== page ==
A Stroll With Stu - lungbuster of a walk worth it for the coastal views

A year or two back, on a stroll to Staithes, I promised that someday I would attempt the descent to Port Mulgrave.

Thursday, 3rd September 2020, 3:42 pm
Port Mulgrave beach.

Back then, the route involved ropes, amateur abseiling and nose bleeds because (after heavy rain), the original path had gone for a stroll of its own and reconvened as a pile of mud and stones in the adjacent bushes.

However, energised by the news that a new path has been created down to the beach, I clambered aboard the X4 with several other masked bandits and made my way to Hinderwell.

Combined with a later clifftop walk to Runswick Bay this is just a four-mile ramble, but the climb back up from the beach will account for 95% of the 
calories.

Path down to the old port

I had a vague memory that I’d been down to the old port on a school trip, after a bizarre crawl through a ventilation shaft of an old mine up on Boulby cliffs.

Led by our geology teacher holding a burning copy of the Sunday Express, we scuttled along on all-fours for hundreds of yards, before emerging like giant moles on the cliff edge.

A fellow survivor of the trip – that would now get the teacher locked away for years – insisted that my memory is irredeemably raddled.

Apparently, the beach bit never happened and it is probably time for me to take up knitting and eating Werther’s Originals.

Old pier on Port Mulgrave beach

From the bus stop at the north end of Hinderwell, head up the side road leading to the village of Port

Mulgrave.

Originally known as Rosedale, the area was renamed after local landowner the Earl of Mulgrave, partially to distinguish it from the other Rosedale across the Moors and partly because he only had about 25,000 other things named after him.

Keep an eye out for two friendly goats in a field on your right and continue seawards past old mining cottages until you reach the Cleveland way footpath.

A wooden gate ahead (along with some warning signs suggesting that this is not a brilliant idea) leads onto a good path with occasional fabulous views through the bushes as you snake slowly downhill.

Presently, you will reach the area where I assume the land gave up its struggle with gravity.

A fixed rope ahead takes you off the edge of the world (and I enviously watched some schoolkids skipping up from the beach, just as I would have done at their age).

But fear not!

Look sharp right and a new metal stairway shows the way.

It leads to a further path with many more steps cut into the soil (and a rope handrail that has already keeled over) ultimately depositing you onto the beach area of the old port.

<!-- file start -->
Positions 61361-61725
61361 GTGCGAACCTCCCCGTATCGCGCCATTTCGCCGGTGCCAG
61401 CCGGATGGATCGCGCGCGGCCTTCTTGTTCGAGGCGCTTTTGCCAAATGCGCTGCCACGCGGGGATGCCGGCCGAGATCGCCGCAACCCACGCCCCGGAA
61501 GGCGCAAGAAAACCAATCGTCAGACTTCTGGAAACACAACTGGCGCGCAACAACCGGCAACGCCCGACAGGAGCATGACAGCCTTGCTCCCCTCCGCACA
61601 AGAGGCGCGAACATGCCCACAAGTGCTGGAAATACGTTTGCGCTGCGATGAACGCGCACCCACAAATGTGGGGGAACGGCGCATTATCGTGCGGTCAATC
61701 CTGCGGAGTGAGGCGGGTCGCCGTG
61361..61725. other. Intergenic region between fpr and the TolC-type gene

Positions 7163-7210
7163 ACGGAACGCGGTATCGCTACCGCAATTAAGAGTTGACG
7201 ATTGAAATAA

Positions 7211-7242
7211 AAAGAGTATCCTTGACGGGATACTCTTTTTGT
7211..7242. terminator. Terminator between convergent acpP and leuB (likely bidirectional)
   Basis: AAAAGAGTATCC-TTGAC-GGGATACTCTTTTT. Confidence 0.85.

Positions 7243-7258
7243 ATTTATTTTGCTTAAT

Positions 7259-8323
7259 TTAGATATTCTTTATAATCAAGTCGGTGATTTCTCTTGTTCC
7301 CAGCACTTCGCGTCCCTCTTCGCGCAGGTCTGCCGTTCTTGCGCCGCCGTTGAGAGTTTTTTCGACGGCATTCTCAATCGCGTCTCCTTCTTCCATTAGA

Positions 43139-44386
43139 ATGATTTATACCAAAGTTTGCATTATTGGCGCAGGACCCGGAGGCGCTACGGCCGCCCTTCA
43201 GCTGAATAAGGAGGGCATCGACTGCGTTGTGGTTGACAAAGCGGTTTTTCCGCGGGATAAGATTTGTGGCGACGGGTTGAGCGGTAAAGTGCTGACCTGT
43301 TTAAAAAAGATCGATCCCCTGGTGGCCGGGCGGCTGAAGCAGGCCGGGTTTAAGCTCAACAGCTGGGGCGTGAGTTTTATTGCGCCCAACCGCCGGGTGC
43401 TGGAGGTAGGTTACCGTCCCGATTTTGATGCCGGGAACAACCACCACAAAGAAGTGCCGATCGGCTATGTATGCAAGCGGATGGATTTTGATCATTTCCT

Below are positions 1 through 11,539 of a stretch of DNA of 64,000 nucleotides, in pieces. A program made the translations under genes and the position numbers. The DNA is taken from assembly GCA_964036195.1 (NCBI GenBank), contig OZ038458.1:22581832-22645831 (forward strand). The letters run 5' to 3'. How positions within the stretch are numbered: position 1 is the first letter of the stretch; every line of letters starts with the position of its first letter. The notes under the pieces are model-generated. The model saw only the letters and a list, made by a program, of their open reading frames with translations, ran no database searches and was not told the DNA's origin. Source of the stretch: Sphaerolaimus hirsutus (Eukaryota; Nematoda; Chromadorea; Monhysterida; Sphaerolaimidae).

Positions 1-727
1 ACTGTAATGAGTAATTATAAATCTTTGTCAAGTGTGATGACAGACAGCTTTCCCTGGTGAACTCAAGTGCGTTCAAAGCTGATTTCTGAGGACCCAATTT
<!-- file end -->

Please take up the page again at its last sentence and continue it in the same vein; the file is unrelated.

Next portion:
The port was built in 1857 by Sir Charles Palmer – industrialist, MP and all round toff – to serve his new seaside ironstone mine.

Later he moved mining operations inland to Dalehouse and transported the stone across country, then down a steam-driven roped railway in a tunnel to Port Mulgrave.

The bricked up entrance to that tunnel is still visible about 30 feet up the hillside.

When the mine was linked to the national rail network, the port was abandoned and left to decay, and even partly blown up by Royal Engineers to thwart any cheeky attempts by German landing craft to use it during World War 2.

It is a serene and beautiful place now.

Just a line of fishermen’s huts, the derelict piers, a scattering of boats and a few fossil hunters scouring the shale beach, alongside the lapping of the waves and the occasional calls of a variety of seabirds.

I lingered awhile and contemplated walking around the Nab to Runswick but, with the tide turning, I concluded that even my old geology teacher might not risk that.

So after a fruitless search for ammonites – the beach is supposed to be littered with these curly fossils – I made my way past an old tractor (how did that get there?) and back up the way I came.

It’s a lungbuster and no mistake, but soon you will lurch back to the top where you can stop for air and admire those views of Lingrow Cliffs once again.

Turn left, along the Cleveland way path and after 40 minutes or so of gorgeous cliff top walking, the track darts right to emerge onto the road near the Runswick Bay Hotel.

Nice place too, but sadly it was closed when I went, so I hopped on the next bus to the East Barnby stop, where a quick dash down Goldsborough Lane led me to the fabulous beer garden of the scrumptious Fox and Hounds pub for lunch and some well-earned refreshments.

They are doing a great job in these horrible Covid-19 times and deserve your custom!